Environmental Education Research as Profession, as Science, as Art and as Craft: Implications for guidelines in qualitative research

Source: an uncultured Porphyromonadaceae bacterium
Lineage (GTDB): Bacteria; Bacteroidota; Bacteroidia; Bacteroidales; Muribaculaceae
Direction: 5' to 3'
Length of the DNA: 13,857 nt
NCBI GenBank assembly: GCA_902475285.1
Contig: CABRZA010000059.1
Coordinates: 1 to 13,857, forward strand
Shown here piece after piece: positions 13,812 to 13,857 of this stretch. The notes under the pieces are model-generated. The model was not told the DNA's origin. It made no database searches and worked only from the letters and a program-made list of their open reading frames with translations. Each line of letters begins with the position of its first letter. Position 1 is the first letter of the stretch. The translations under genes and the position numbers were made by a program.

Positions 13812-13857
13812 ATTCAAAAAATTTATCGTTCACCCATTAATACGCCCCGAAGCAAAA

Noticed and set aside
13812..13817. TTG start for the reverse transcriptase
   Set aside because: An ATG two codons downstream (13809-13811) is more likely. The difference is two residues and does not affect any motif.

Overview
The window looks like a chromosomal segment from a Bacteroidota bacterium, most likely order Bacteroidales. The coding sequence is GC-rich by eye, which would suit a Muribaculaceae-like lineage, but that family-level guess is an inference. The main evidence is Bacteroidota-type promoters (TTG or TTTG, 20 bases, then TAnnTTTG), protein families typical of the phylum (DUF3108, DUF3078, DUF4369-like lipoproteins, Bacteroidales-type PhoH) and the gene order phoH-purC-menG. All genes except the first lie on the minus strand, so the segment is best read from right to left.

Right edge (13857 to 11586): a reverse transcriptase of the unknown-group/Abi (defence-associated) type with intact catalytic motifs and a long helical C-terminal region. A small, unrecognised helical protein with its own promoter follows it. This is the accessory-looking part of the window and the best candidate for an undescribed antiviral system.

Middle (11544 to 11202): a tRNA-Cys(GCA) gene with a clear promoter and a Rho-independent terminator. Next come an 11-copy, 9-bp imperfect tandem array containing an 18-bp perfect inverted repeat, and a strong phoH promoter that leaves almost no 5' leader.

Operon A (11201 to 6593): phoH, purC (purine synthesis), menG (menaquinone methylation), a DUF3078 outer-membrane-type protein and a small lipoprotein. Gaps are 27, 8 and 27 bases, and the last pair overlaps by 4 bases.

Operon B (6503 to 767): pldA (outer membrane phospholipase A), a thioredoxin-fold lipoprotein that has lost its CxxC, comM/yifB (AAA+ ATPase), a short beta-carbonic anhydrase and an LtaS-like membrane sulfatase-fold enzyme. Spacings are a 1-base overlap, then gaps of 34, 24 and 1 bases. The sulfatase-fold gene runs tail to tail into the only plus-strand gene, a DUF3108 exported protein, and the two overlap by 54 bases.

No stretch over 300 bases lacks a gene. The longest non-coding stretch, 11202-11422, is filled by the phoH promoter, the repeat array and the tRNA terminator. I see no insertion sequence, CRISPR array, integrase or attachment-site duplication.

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<ul><li><p>This article was downloaded by: [Hochschulbibliothek der HTWG Konstanz]On: 19 October 2014, At: 06:03Publisher: RoutledgeInforma Ltd Registered in England and Wales Registered Number: 1072954Registered office: Mortimer House, 37-41 Mortimer Street, London W1T3JH, UK</p><p>Environmental EducationResearchPublication details, including instructions forauthors and subscription information:http://www.tandfonline.com/loi/ceer20</p><p>Environmental EducationResearch as Profession, asScience, as Art and as Craft:Implications for guidelines inqualitative researchStephen Gough &amp; Alan ReidPublished online: 01 Jul 2010.</p><p>To cite this article: Stephen Gough &amp; Alan Reid (2000) Environmental EducationResearch as Profession, as Science, as Art and as Craft: Implications for guidelinesin qualitative research, Environmental Education Research, 6:1, 47-57, DOI:10.1080/135046200110485</p><p>To link to this article: http://dx.doi.org/10.1080/135046200110485</p><p>PLEASE SCROLL DOWN FOR ARTICLE</p><p>Taylor &amp; Francis makes every effort to ensure the accuracy of allthe information (the Content) contained in the publications on ourplatform. However, Taylor &amp; Francis, our agents, and our licensorsmake no representations or warranties whatsoever as to the accuracy,completeness, or suitability for any purpose of the Content. Any opinionsand views expressed in this publication are the opinions and views ofthe authors, and are not the views of or endorsed by Taylor &amp; Francis.The accuracy of the Content should not be relied upon and should beindependently verified with primary sources of information. Taylor andFrancis shall not be liable for any losses, actions, claims, proceedings,demands, costs, expenses, damages, and other liabilities whatsoeveror howsoever caused arising directly or indirectly in connection with, inrelation to or arising out of the use of the Content.</p><p>http://www.tandfonline.com/loi/ceer20http://www.tandfonline.com/action/showCitFormats?doi=10.1080/135046200110485http://dx.doi.org/10.1080/135046200110485</p></li><li><p>This article may be used for research, teaching, and private studypurposes. Any substantial or systematic reproduction, redistribution,reselling, loan, sub-licensing, systematic supply, or distribution in any formto anyone is expressly forbidden. Terms &amp; Conditions of access and use canbe found at http://www.tandfonline.com/page/terms-and-conditions</p><p>Dow</p><p>nloa</p><p>ded </p><p>by [</p><p>Hoc</p><p>hsch</p><p>ulbi</p><p>blio</p><p>thek</p><p> der</p><p> HT</p><p>WG</p><p> Kon</p><p>stan</p><p>z] a</p><p>t 06:</p><p>03 1</p><p>9 O</p><p>ctob</p><p>er 2</p><p>014 </p><p>http://www.tandfonline.com/page/terms-and-conditions</p></li><li><p>Environmental Education Research, Vol. 6, No. 1, 2000</p><p>Environmental Education Research as</p><p>Profession, as Science, as Art and as Craft:</p><p>implications for guidelines in qualitative</p><p>research</p><p>STEPHEN GOUGH &amp; ALAN REID University of Bath, UK</p><p>SUMMARY The view taken by any particular educational researcher of the desirabilityand potential usefulness of guidelines for qualitative research seems likely to dependupon the way in which the activity of `doing educational research is itself conceptu-alised. The implications of a number of possible positions on this question are examined.It is argued that the existence of such a range of positions is likely to continue, but thatthere may be, nevertheless, a limited role for generally applicable research guidelines iftheir purpose is appropriately de ned.</p><p>Introduction</p><p>Clearly the project of identifying guidelines for researchers in environmentaleducation presupposes the possibility of establishing a consensus of some sortabout appropriate research standards. One possible explanation for the observ-able elusiveness of such a consensus is that different researchers hold, implicitlyor explicitly, rather different views about what sort of activity researching ineducation actually is. If this is so, it is unsurprising, given the well-establishedperception that different teachers (and other stakeholders in education) mayhave quite different views about what sort of activity teaching actually is. Wiseet al. (1984) identi ed four ideal-typical views, or perspectives, of this kind.Teaching, they proposed, may be seen as labour, as a craft, as a profession, or asan art.Certainly, and as will be argued in more detail below, this method of</p><p>classi cation does not transfer wholesale to a consideration of ways in whicheducational researchers might think about what they do. However, in this articlewe use it both as a starting point and as basis for keeping the question `what sort</p><p>1350-4622/00/010047-11 2000 Taylor &amp; Francis Ltd</p><p>Dow</p><p>nloa</p><p>ded </p><p>by [</p><p>Hoc</p><p>hsch</p><p>ulbi</p><p>blio</p><p>thek</p><p> der</p><p> HT</p><p>WG</p><p> Kon</p><p>stan</p><p>z] a</p><p>t 06:</p><p>03 1</p><p>9 O</p><p>ctob</p><p>er 2</p><p>014 </p></li><li><p>48 S. Gough &amp; A. Reid</p><p>of activity is research in education? open while exploring the cases for andagainst guidelines for qualitative research. We argue, in particular, that re-searchers views about whether there should be research guidelines and, if so,what form they should take, are likely to depend upon whether they see theirwork as a science-based profession, as a profession based to a greater or lesserextent in something other than science, or as something other than a profession.We conclude by examining the notion of educational research as a craft, andexploring the implications for the development of research guidelines inherentin such a conceptualisation.</p><p>Environmental Education Research as a Profession of Scienti c Enquiry</p><p>In his development and re-presentation of Wise et als (1984) work on teaching,Bennett (1997) identi es the following characteristics of a profession:</p><p> diagnostic skills; skills in the evaluation and implementation of possible courses of action agreed standards of understanding and competence justi ed by reference totheory; con dence that delity to agreed standards will produce desired results.</p><p>Of course, professional attempts at diagnosis, evaluation, implementation andstandard-setting in environmental education research need not necessarily begrounded in a scienti c worldview. Equally clearly, however, some researchershave seen them as being so grounded. This is explicit, for example, in thecharacterisation of quantitative research which was used as an introductoryresource in the workshop reported by Smith-Sebasto (2000, Fig. 3), and implicitin the claim (Smith-Sebasto, 2000, p. 10) that quantitative and positivist researchare the same thing, as also are postpositivist and qualitative research. There areenvironmental education researchers who believe in:</p><p> the existence of social facts with a single objective reality; observable and objective social truth; the possibility of avoidance of bias through researcher detachment from theresearch setting; the ef cacy of adherence to predetermined, in exible research procedures;</p><p>and who further subscribe to the justi catory notion that they and `natural andphysical science practitioners are the joint custodians of these perceptions(Smith-Sebasto, 2000, Fig. 3). The point here is not that all these suppositionshave been rendered at best questionable by a very substantial body of literature(see, for an overview, Reid &amp; Gough, 2000), but that those who adhere uncom-promisingly to such a `professional-scientist view (as we term it here) of theirwork in environmental education research are not just likely to support thenotion of research guidelines, but to regard them as indispensable as a means ofexcluding from the canon research which is insuf ciently objective, detached,pre-planned or, in sum, scienti cally professional. Given this, the questionarises: why do professional-scientist researchers in environmental educationwant to engage with what is commonly referred to as qualitative research at all?</p><p>Dow</p><p>nloa</p><p>ded </p><p>by [</p><p>Hoc</p><p>hsch</p><p>ulbi</p><p>blio</p><p>thek</p><p> der</p><p> HT</p><p>WG</p><p> Kon</p><p>stan</p><p>z] a</p><p>t 06:</p><p>03 1</p><p>9 O</p><p>ctob</p><p>er 2</p><p>014 </p></li><li><p>Implications for Guidelines in Qualitative Research 49</p><p>One possible answer lies in the sheer, inescapable stubbornness with whichhuman subjects refuse to behave in the manner thought proper for the foci ofpositivist social research. The point is nicely illustrated in Smith-Sebastos (2000)article, in which the following claims or observations are separately made:</p><p> humans are the ultimate focus of environmental education research (p. 9); the human character is complex and inconsistent (p. 16); quantitative research often assumes stasis regarding the research focus (p. 18).</p><p>Hence, one might argue that the suggested guideline question for qualitativeresearchers: `Have you adequately described the evolving relationship betweenthe emerging research question(s) and the data? (Smith-Sebasto, 2000, p. 18) isevery bit as appropriate for quantitative researchers too, though there wouldseem to be dif culties in squaring an af rmative answer to it with a preferencefor pre-determined and in exibly applied research procedures (Smith-Sebasto,2000, Fig. 3).The problem posed for positivist research by complex and inconsistent human</p><p>behaviour would be greatly reduced if behaviour as a whole could be separatedinto two discrete parts, with the inconsistent bits hived off to qualitative or`postpositivist (Smith-Sebasto, 2000, p. 18) research and the rest isolated forinvestigation using objective, `scienti c methods. Something of the sort has, infact, been proposed within the eld of environmental education research byChawla (1998, p. 384), who refers to an `emotional and interpretive side ofhuman experience which she sees as the proper focus of qualitative research. Inthis conceptualisation the role of qualitative research guidelines would seem tobe a gatekeeping one, designed to exclude all those qualitative researchers whomight be disinclined to see their own endeavours as a supplement to those of theprofessional- scientists, but prefer to argue instead that their work representedan alternative, and in many ways superior, approach to the complexity ofeducational experience in its entirety. This group would seem likely to includenot only most of those qualitative researchers who would reject a `postpositivistlabel for themselves, but also many of those who would accept one. Interest-ingly, it would clearly further include many who were not the least shy of usingquantitative techniques to inform or advance qualitative research when thisseemed appropriate (see, for example, Silverman, 1993, pp. 162 165).There is a further possible reason for the engagement of professional-scienti c,</p><p>positivist/quantitative researchers in environmental education with qualitativeresearch which also implies a need for the development of research guidelines.The positivist appeal to the natural sciences as a model for social-scienti cresearch has embedded within it a conception of a community of scientists ableto check, replicate and verify each others work. This implies some measure ofagreement about what research is properly to be done, and how. Examples ofresearch in environmental education to which to this notion of scienti c com-munity is intrinsic include Hungerford et al.s (1980) development of goals forcurriculum development in environmental education, and Roths (1970)identi cation of fundamental concepts for environmental management edu-cation.However, the word `community has sometimes seemed rather stretched</p><p>when applied to that group of individuals who consider themselves to beenvironmental education researchers. Writing in 1987, for example, Ian Robot-</p><p>Dow</p><p>nloa</p><p>ded </p><p>by [</p><p>Hoc</p><p>hsch</p><p>ulbi</p><p>blio</p><p>thek</p><p> der</p><p> HT</p><p>WG</p><p> Kon</p><p>stan</p><p>z] a</p><p>t 06:</p><p>03 1</p><p>9 O</p><p>ctob</p><p>er 2</p><p>014 </p></li><li><p>50 S. Gough &amp; A. Reid</p><p>tom accused Harold Hungerford and his colleagues of seeking to foreclosedebate about the de nitions, aims and guiding principles of environmentaleducation in a way which protected their own interests (Hungerford et al., 1983;Robottom, 1987). In 1993, Robottom and Hart, referring to positivist approaches,observed that environmental education research was:</p><p>in some areas at least rmly in the grip of an insular researchparadigm that has little prospect of contributing to the achievement ofthe very purposes espoused in the founding of modern environmentaleducation some two decades ago. (Robottom &amp; Hart, 1993, p. 3)</p><p>Whatever the truth or otherwise of these particular claims, ideas abouteducational research in general, and environmental education research in par-ticular, have continued to change and develop, partly as a result of contestationbetween researchers. Some aspects of these changes are discussed in more detailbelow. For now, however, it suf ces to say that while the research perspectiveof those classi ed here as `professional-scientists is still widely respected, it isvery questionable whether it is any longer dominant within the eld, as itcertainly was in, say, 1987. In this changed situation, postpositivism providesprofessional-scienti c researchers with a pragmatic way of behaving inclusivelytowards colleagues who do not espouse positivism, but are nevertheless countedin increasing numbers, de facto, among the academys eminent and respectedpersons, because it too permits appeals to the authority of a form of objectiveknowledge which is constructed and validated through the joint endeavours ofa community of scientists with shared standards (Seale, in press). Though agreedstandards and research guidelines may therefore shift or widen a little (perhapsthrough managed processes such as workshops and special editions of academicjournals), the perceived need for them remains as strong as ever. A cynic mightfurther argue that since the designation `qualitative has itself now become, defacto, quite respectable when applied to research, the attempt to con ate it with`postpositivist is no more than a (possibly unconscious) attempt to re-deny thatrespectability to those within the qualitative research community who are notpostpositivists and who appear to reject or even threaten the notion of acoherent research community or eld.</p><p>Artistry in the Profession of Environmental Education Research</p><p>Returning to our adaptation of the framework devised by Wise et al. (1984) anddeveloped by Bennett (1997), we have already described the way in which someresearchers in environmental education appear to see their work as `pro-fessional-scienti c . While any researcher presently engaged in one of the choresof the job, transcription for example, might feel that the designation of researchas labour has much to recommend it. Nevertheless, it seems reasonable tosuggest that many qualitative researchers would have relatively few problemswith being designated as professional . It will be recalled that a key characteristicof work seen as a profession was its appeal to theory as a basis for establishingcompetence. `Professional-scienti c , has been used here to describe researchersin environmental education who have appealed to a positivistic theory of sciencein this way.</p><p>Dow</p><p>nloa</p><p>ded </p><p>by [</p><p>Hoc</p><p>hsch</p><p>ulbi</p><p>blio</p><p>thek</p><p> der</p><p> HT</p><p>WG</p><p> Kon</p><p>stan</p><p>z] a</p><p>t 06:</p><p>03 1</p><p>9 O</p><p>ctob</p><p>er 2</p><p>014 </p></li><li><p>Implications for Guidelines in Qualitative Research 51</p><p>Writing about the view of teaching as an art, Bennett (1997, pp. 46 47)observes that:</p><p>It does not deny the importance of t...</p></li></ul>